Tag Archives: play

Talks and workshops in Canada next month

I am excited to announce that in three weeks I will be embarking on a coast-to-coast speaking and workshop tour of Canada. It will take in BC (Vancouver and Victoria), Alberta (Lethbridge and Calgary), Ontario (Niagara and Toronto) and Halifax, Nova Scotia. There is a near-final itinerary near the end of this post.

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Dear politicians, playing children bring communities together – but they need you to protect their space

Tim Gill:

A timely, heartfelt yet reasoned response to recent political comment on children’s right to play, which I am happy to put my name to. Please share far and wide – and more importantly, please raise the issue with your local candidates. My thanks to Adrian, and to Penny Wilson of Play Association Tower Hamlets, for their hard work in pulling this together.

Originally posted on Policy for Play:

Over 100 playworkers and play advocates have united to refute the UKIP claim that immigration stops children playing out together, and to highlight the real reasons for the decline in outdoor play.

This is a copy our letter, which is being sent to 3000 election candidates today, calling for government support for community play.

Play advocates are encouraged to adapt it with local examples and quotes from families to use in local campaigns*

*Please remove signatories if the letter is altered in any way.

Dear Candidate,

Following the recent assertion, from Nigel Farage of UKIP, that immigration divides communities to the extent that children can no longer play outside together, we would like to assure you that in our experience of supporting community play over many years, this is not true.

We would, however, like to highlight evidence of the real barriers to outdoor play.

Play is in some…

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Politicians told: invest in play, and children, families and communities will all see the benefits

Today a call goes out to all UK political parties to invest in children’s play because of the proven benefits to children, families and communities. The call comes from the Children’s Play Policy Forum (CPPF), which brings together the leading UK agencies with an interest in play.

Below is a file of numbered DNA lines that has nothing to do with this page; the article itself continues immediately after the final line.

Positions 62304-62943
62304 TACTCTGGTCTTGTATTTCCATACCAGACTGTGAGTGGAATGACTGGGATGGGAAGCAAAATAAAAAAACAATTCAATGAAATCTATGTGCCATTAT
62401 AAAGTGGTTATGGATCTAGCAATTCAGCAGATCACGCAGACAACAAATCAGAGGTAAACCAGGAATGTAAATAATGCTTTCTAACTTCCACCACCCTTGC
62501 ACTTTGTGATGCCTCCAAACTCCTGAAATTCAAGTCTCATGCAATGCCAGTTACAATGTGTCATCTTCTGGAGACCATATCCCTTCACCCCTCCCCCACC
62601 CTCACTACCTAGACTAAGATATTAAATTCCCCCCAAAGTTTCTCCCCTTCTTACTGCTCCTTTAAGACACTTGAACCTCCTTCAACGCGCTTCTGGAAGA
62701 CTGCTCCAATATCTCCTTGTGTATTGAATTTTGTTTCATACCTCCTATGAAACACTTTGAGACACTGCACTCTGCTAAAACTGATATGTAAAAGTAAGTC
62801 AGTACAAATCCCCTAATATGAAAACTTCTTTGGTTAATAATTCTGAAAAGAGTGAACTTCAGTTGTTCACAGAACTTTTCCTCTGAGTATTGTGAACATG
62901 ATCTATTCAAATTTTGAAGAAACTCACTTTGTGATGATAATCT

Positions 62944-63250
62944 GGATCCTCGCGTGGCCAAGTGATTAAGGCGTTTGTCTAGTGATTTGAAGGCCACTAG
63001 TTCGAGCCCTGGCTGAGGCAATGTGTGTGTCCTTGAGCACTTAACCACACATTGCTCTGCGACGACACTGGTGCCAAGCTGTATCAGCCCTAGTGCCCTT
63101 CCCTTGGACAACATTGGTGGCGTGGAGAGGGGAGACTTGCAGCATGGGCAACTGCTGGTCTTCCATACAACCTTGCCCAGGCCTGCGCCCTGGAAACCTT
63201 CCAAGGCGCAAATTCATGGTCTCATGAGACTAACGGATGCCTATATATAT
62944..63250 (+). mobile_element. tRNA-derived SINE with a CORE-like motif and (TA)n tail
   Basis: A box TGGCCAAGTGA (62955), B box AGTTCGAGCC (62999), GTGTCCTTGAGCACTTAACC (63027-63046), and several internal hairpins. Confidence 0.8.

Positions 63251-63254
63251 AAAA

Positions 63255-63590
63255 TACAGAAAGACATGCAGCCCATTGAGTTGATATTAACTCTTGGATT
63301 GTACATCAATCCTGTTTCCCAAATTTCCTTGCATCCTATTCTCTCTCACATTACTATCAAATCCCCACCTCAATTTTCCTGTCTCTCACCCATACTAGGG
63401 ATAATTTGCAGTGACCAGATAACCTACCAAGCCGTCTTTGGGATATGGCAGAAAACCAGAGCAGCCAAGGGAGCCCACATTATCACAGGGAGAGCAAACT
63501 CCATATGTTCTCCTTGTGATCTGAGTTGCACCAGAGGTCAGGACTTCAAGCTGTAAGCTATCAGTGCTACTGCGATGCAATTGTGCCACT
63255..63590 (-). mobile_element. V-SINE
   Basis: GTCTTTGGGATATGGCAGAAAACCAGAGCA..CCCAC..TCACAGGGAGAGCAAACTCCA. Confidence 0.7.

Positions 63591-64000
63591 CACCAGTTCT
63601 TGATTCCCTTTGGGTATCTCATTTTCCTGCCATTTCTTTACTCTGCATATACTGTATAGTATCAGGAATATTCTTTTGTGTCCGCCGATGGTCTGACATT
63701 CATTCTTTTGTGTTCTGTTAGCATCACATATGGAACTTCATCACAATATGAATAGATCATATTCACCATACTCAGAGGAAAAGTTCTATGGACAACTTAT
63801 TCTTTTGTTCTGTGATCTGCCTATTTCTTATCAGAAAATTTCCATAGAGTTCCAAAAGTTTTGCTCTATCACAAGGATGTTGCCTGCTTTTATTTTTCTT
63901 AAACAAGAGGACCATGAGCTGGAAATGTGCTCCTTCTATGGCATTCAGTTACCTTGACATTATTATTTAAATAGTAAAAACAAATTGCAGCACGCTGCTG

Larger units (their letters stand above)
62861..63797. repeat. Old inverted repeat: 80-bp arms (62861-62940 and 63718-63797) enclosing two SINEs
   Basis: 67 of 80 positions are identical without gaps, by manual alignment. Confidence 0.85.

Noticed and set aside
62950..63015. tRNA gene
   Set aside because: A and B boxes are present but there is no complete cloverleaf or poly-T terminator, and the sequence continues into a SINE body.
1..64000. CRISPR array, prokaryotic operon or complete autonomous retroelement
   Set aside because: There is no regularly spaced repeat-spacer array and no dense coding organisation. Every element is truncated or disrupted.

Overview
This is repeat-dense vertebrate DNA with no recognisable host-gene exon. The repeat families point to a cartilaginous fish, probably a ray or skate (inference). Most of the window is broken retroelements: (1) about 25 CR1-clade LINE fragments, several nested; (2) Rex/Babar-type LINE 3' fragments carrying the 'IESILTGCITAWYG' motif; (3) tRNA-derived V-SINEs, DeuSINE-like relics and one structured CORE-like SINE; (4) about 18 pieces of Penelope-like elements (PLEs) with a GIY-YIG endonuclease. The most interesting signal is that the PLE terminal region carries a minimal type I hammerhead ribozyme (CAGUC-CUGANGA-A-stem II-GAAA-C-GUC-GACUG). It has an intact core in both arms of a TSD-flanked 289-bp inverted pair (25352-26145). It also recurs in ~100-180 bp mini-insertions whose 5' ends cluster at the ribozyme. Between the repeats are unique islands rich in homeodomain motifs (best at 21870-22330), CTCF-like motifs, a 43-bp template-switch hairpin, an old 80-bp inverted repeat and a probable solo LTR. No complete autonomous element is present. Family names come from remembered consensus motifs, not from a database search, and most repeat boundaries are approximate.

4 asks

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Simple pleasures: the swing

It is good to be reminded of the value of life’s simplest pleasures. Like the pleasure of feeling your suspended body sway smoothly through space on a swing. Swinging is an act of effortless grace: rising and falling on a fixed arc that flows first with, then against the pull of gravity.

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Could this be the most play-literate PR video ever?

A couple of weeks ago the UK laundry brand Persil (known in many parts of the world as Omo) released a set of short videos called ‘Kids Today’. The aim is to give parents insights into the intrinsic value of play, using ‘point of view’ cameras to bring the viewer closer to the world as seen through children’s eyes. Here is the first, entitled ‘Play Face’.

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Is snow the ultimate plaything?

Over sixty years ago the architect Aldo van Eyck, who weaved outdoor play into the fabric of war-torn Amsterdam, was inspired by seeing how, after a snowfall, children came out of their homes and claimed the city’s spaces for themselves. Even today nothing gets children of all ages out of doors faster, or in greater numbers, than a decent layer of newly fallen snow.

Why is fresh snow such a universal draw? Surely the answer lies in its exceptional qualities as a material for construction and destruction. The invitations, offers and affordances of snow are extensive, inclusive and democratic. Anyone capable of moving their arms and legs can make a snow angel. No assembly instructions are required.

snow angel

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Lady Allen – the godmother of play – speaks

Here is a true gem from the archives of play: extended video footage of Lady Allen of Hurtwood. Lady Allen is the foremost figure in the history of children’s play in the UK (I reviewed her classic Planning for Playavailable as a pdf from the marvellous Playscapes blog – in a previous post). The video focuses on the staffed adventure playgrounds Lady Allen created in the 1960s and 1970s to provide play opportunities for disabled children, some of which continue today under the management of the charity Kids. Some health warnings: at times the language used in the video to describe the children is old-fashioned, inappropriate, and even offensive to today’s ears – though in Lady Allen’s day the terms were standard. Also, the video is somewhat grainy and jumpy. Oh – and Lady Allen’s accent could cut glass at 20 paces. But do not let any of this put you off, or you will miss out on as clear a manifesto for adventurous play as you are ever likely to see.

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